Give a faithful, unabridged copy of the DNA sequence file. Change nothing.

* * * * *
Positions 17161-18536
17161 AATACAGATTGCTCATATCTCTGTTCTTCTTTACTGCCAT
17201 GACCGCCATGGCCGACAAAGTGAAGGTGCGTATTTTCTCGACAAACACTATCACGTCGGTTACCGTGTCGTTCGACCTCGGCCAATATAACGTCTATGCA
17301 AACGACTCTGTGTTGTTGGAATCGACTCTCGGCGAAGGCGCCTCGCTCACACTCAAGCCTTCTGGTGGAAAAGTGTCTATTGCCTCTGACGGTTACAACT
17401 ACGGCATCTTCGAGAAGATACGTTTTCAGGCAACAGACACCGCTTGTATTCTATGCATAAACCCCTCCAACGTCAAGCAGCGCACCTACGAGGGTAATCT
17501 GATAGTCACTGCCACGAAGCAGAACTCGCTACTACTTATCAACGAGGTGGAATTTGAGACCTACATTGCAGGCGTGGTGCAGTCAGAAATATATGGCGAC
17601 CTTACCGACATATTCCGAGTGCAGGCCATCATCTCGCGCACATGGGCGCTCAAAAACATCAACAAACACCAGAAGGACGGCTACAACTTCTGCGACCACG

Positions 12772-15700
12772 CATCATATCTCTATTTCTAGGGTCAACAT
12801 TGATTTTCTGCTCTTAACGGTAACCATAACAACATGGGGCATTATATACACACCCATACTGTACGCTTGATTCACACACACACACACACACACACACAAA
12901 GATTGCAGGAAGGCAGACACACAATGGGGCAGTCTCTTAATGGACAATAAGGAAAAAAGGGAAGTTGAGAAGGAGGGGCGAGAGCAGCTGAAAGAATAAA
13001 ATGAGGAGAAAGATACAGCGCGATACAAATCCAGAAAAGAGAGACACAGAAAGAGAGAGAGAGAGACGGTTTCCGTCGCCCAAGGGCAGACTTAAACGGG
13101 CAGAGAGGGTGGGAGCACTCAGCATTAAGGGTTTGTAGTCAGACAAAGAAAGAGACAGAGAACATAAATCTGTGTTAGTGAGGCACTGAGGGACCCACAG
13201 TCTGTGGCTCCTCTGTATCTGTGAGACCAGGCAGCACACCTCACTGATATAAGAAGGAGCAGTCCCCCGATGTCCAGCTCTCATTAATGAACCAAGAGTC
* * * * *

Positions 17161-18536
17161 AATACAGATTGCTCATATCTCTGTTCTTCTTTACTGCCAT
17201 GACCGCCATGGCCGACAAAGTGAAGGTGCGTATTTTCTCGACAAACACTATCACGTCGGTTACCGTGTCGTTCGACCTCGGCCAATATAACGTCTATGCA
17301 AACGACTCTGTGTTGTTGGAATCGACTCTCGGCGAAGGCGCCTCGCTCACACTCAAGCCTTCTGGTGGAAAAGTGTCTATTGCCTCTGACGGTTACAACT
17401 ACGGCATCTTCGAGAAGATACGTTTTCAGGCAACAGACACCGCTTGTATTCTATGCATAAACCCCTCCAACGTCAAGCAGCGCACCTACGAGGGTAATCT
17501 GATAGTCACTGCCACGAAGCAGAACTCGCTACTACTTATCAACGAGGTGGAATTTGAGACCTACATTGCAGGCGTGGTGCAGTCAGAAATATATGGCGAC
17601 CTTACCGACATATTCCGAGTGCAGGCCATCATCTCGCGCACATGGGCGCTCAAAAACATCAACAAACACCAGAAGGACGGCTACAACTTCTGCGACCACG

Positions 12772-15700
12772 CATCATATCTCTATTTCTAGGGTCAACAT
12801 TGATTTTCTGCTCTTAACGGTAACCATAACAACATGGGGCATTATATACACACCCATACTGTACGCTTGATTCACACACACACACACACACACACACAAA
12901 GATTGCAGGAAGGCAGACACACAATGGGGCAGTCTCTTAATGGACAATAAGGAAAAAAGGGAAGTTGAGAAGGAGGGGCGAGAGCAGCTGAAAGAATAAA
13001 ATGAGGAGAAAGATACAGCGCGATACAAATCCAGAAAAGAGAGACACAGAAAGAGAGAGAGAGAGACGGTTTCCGTCGCCCAAGGGCAGACTTAAACGGG
13101 CAGAGAGGGTGGGAGCACTCAGCATTAAGGGTTTGTAGTCAGACAAAGAAAGAGACAGAGAACATAAATCTGTGTTAGTGAGGCACTGAGGGACCCACAG
13201 TCTGTGGCTCCTCTGTATCTGTGAGACCAGGCAGCACACCTCACTGATATAAGAAGGAGCAGTCCCCCGATGTCCAGCTCTCATTAATGAACCAAGAGTC